From an early age, fairy tales enter our lives and shape our view of the world. The classics like “Cinderella,” “Rapunzel” and “Beauty and the Beast” help to build literacy and expand our imagination. But young children aren’t the only…
SU Drama Stages Haunting Greek Tragedy ‘Agamemnon’
Fire in the night signals the return of Agamemnon from 10 long years of war in Troy. Triumphant and with a captive slave, the prophetess Cassandra, in tow, the warrior king arrives home and is welcomed by Clytemnestra, wife and mother, who seethes with a vengeance born of the slaughter of their daughter Iphigenia. Revenge begets revenge; fate will be fulfilled. The first great play of Aeschylus’ Oresteia trilogy, “Agamemnon” delivers a visceral and haunting theatrical experience.
Staged by the Department of Drama in the College of Visual and Performing Arts, “Agamemnon” performs Nov. 6-15 in the Storch Theater at the Syracuse Stage/Drama Complex, 820 E. Genesee St. Tickets range $17-$19 and can be purchased at http://vpa.syr.edu/drama, by phone at 315-443-3275 and in person at the box office, Monday through Friday, 10 a.m.-6 p.m.
“Agamemnon” was produced in 485 B.C. in Athens and is one of Aeschylus’ greatest tragedies from the Oresteia trilogy. The trilogy is composed of three plays concerning the stories of Agamemnon, Clytemnestra and Orestes. The other two plays are “The Libation Bearers” and “The Eumenides.”
“We all have an idea of what it must be like to lose a daughter, go to war and to want vengeance,” says Rodney Hudson, director and professor in the Department of Drama. “I want to capture a primal quality of theater and offer an opportunity to connect with a deeper level of acting, and also of our being.”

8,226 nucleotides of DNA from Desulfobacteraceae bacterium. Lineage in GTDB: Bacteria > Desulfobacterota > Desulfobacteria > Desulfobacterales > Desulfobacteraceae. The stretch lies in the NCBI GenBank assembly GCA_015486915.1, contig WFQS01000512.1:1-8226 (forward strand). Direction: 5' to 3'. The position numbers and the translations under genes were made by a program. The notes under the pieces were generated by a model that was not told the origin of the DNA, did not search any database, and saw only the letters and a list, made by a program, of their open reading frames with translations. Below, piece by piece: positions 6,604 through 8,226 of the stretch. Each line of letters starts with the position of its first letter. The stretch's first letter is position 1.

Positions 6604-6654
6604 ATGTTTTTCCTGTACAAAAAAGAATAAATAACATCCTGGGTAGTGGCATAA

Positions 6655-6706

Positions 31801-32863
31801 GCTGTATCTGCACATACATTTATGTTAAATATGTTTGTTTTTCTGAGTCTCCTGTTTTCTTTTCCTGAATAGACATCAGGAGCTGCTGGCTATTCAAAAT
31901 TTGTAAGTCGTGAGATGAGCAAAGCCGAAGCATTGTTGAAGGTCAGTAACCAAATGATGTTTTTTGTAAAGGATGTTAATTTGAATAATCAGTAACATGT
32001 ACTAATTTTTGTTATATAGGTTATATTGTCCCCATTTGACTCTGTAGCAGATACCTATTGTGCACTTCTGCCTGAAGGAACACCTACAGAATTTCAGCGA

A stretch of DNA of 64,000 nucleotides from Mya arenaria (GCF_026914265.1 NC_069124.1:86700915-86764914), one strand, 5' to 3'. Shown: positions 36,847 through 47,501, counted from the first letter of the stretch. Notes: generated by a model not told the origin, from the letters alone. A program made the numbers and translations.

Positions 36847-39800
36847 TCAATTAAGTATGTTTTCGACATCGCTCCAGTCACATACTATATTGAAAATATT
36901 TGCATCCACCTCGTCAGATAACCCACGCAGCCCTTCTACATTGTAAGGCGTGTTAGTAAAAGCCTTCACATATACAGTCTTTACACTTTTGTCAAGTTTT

Aeschylus was the first Greek dramatist to introduce the use of more than one actor in a play, as Greek plays originally consisted of a single actor to portray all of the characters. With more than one actor, Aeschylus was able to cut down lengthy choral parts emphasized in earlier works, and include more dialogue. He would also use masks, headdresses, high boots and vibrantly tailored garments for the actors.
Hudson will present “Agamemnon” by telling events in a series of scenic pictures, bringing in a multitude of cultural references to underscore the universality of Aeschylus’ play.
“We’re making pictures and telling a story. Some people have told me I’m trying to make the movie version,” says Hudson. “But I’m inspired by directors I’ve worked with such as Andrei Serban and Robert Wilson. They made use of spectacular visual images.”
As a professional actor for over 35 years, Hudson has performed across the country in major regional theaters, and he was a company member with the famed American Repertory Theater in Cambridge, Mass. As a soloist, he has performed selections from Broadway with major orchestras, including the Minnesota Orchestra, St. Louis Symphony Orchestra and the Houston Symphony. Hudson is a member of Actors’ Equity Association.
For more information about “Agamemnon” and SU Drama’s 2015/16 Season, visit http://vpa.syr.edu/drama.